MARXIST PHILOSOPHY-PART IIby Ron Tabor
Sep 27, 2021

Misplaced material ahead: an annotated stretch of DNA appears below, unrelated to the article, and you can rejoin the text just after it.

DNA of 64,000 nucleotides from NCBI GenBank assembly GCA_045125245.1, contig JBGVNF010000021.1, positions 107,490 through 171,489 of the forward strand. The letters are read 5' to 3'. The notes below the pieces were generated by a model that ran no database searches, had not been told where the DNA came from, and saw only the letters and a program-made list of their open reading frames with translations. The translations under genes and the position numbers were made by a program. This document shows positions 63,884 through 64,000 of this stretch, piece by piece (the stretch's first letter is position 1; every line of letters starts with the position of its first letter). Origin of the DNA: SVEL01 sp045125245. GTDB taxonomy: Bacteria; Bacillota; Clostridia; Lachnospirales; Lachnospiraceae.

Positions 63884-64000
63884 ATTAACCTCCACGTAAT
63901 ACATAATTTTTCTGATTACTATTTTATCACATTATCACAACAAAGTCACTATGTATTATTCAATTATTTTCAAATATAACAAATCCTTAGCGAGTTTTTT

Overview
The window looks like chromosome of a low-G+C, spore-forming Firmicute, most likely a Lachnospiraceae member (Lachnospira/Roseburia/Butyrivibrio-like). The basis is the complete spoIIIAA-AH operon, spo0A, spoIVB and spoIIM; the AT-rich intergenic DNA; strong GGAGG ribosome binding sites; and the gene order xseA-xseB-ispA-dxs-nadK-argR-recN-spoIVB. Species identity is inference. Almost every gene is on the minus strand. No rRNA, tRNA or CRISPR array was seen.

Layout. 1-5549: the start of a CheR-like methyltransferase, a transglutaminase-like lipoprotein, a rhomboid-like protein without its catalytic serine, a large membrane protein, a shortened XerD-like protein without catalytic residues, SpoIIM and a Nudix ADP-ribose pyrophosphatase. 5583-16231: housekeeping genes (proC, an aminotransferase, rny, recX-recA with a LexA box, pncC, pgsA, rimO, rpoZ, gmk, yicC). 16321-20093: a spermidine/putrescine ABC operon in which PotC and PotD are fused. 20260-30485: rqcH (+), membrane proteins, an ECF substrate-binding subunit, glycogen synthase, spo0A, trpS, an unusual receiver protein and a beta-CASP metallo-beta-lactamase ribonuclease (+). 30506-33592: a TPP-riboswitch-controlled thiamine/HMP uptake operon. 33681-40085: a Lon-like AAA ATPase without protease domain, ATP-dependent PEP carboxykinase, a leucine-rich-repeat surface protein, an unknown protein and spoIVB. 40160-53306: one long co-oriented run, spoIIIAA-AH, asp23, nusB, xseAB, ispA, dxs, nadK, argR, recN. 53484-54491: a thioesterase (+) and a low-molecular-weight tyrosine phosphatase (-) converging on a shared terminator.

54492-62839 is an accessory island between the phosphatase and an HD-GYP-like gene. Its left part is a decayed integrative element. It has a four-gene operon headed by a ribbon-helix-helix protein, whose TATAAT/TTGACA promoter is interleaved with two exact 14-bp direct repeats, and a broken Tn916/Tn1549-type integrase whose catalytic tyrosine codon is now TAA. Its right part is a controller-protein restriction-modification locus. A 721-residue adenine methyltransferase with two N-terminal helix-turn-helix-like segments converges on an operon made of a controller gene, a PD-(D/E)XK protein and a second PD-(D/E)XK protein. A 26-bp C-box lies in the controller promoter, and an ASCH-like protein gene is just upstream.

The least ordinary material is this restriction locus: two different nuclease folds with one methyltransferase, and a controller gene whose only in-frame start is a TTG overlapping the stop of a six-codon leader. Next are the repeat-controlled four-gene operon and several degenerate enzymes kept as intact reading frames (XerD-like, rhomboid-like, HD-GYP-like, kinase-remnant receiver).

Integrally involved with the issues discussed in the last chapter is the question of Marxism’s attitude toward the nature of truth and the veracity of human knowledge. What is truth? What is knowledge? How much can we know? Is our knowledge certain or probable, precise or approximate? Does our knowledge give us an accurate picture of reality, does it somehow just enable us to manipulate it, or is it merely an illusion? Is reality independent of all observers or is it connected to the act of observation? Is reality even real? These are some of the questions philosophers, scientists, and other thinkers have asked and debated over the centuries. And the answers they have offered range from the supremely confident (Lenin believed that our knowledge represents an accurate reflection, or copy, of reality) to the extremely skeptical (the ancient Sceptics questioned the validity of all knowledge claims, even their own). Despite this, Marxism, like most other philosophies, insists that it is true, that it knows what the truth is and of what our knowledge consists.